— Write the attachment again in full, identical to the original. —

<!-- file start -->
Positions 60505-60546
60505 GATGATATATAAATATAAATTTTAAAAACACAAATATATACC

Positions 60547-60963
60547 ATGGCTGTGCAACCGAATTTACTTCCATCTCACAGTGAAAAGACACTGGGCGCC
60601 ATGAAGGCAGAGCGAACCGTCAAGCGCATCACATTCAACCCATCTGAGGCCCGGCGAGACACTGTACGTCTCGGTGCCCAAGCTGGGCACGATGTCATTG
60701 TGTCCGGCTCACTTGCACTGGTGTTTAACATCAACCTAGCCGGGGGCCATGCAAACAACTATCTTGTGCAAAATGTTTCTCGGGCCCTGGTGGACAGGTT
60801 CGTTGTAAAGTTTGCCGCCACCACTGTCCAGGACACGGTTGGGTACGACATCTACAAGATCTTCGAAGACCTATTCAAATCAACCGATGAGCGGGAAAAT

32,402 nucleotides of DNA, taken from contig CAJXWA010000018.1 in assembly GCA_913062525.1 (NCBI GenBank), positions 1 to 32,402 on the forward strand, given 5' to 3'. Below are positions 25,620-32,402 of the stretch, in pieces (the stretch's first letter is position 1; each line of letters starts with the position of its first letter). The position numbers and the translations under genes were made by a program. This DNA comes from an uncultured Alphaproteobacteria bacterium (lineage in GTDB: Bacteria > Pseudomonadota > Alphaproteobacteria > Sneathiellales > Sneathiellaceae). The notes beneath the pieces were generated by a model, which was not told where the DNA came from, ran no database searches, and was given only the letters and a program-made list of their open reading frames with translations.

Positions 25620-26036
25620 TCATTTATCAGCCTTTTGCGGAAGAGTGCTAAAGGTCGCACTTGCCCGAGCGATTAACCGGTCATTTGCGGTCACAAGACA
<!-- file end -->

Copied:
Positions 60505-60546
60505 GATGATATATAAATATAAATTTTAAAAACACAAATATATACC

Positions 60547-60963
60547 ATGGCTGTGCAACCGAATTTACTTCCATCTCACAGTGAAAAGACACTGGGCGCC
60601 ATGAAGGCAGAGCGAACCGTCAAGCGCATCACATTCAACCCATCTGAGGCCCGGCGAGACACTGTACGTCTCGGTGCCCAAGCTGGGCACGATGTCATTG
60701 TGTCCGGCTCACTTGCACTGGTGTTTAACATCAACCTAGCCGGGGGCCATGCAAACAACTATCTTGTGCAAAATGTTTCTCGGGCCCTGGTGGACAGGTT
60801 CGTTGTAAAGTTTGCCGCCACCACTGTCCAGGACACGGTTGGGTACGACATCTACAAGATCTTCGAAGACCTATTCAAATCAACCGATGAGCGGGAAAAT

32,402 nucleotides of DNA, taken from contig CAJXWA010000018.1 in assembly GCA_913062525.1 (NCBI GenBank), positions 1 to 32,402 on the forward strand, given 5' to 3'. Below are positions 25,620-32,402 of the stretch, in pieces (the stretch's first letter is position 1; each line of letters starts with the position of its first letter). The position numbers and the translations under genes were made by a program. This DNA comes from an uncultured Alphaproteobacteria bacterium (lineage in GTDB: Bacteria > Pseudomonadota > Alphaproteobacteria > Sneathiellales > Sneathiellaceae). The notes beneath the pieces were generated by a model, which was not told where the DNA came from, ran no database searches, and was given only the letters and a program-made list of their open reading frames with translations.

Positions 25620-26036
25620 TCATTTATCAGCCTTTTGCGGAAGAGTGCTAAAGGTCGCACTTGCCCGAGCGATTAACCGGTCATTTGCGGTCACAAGACA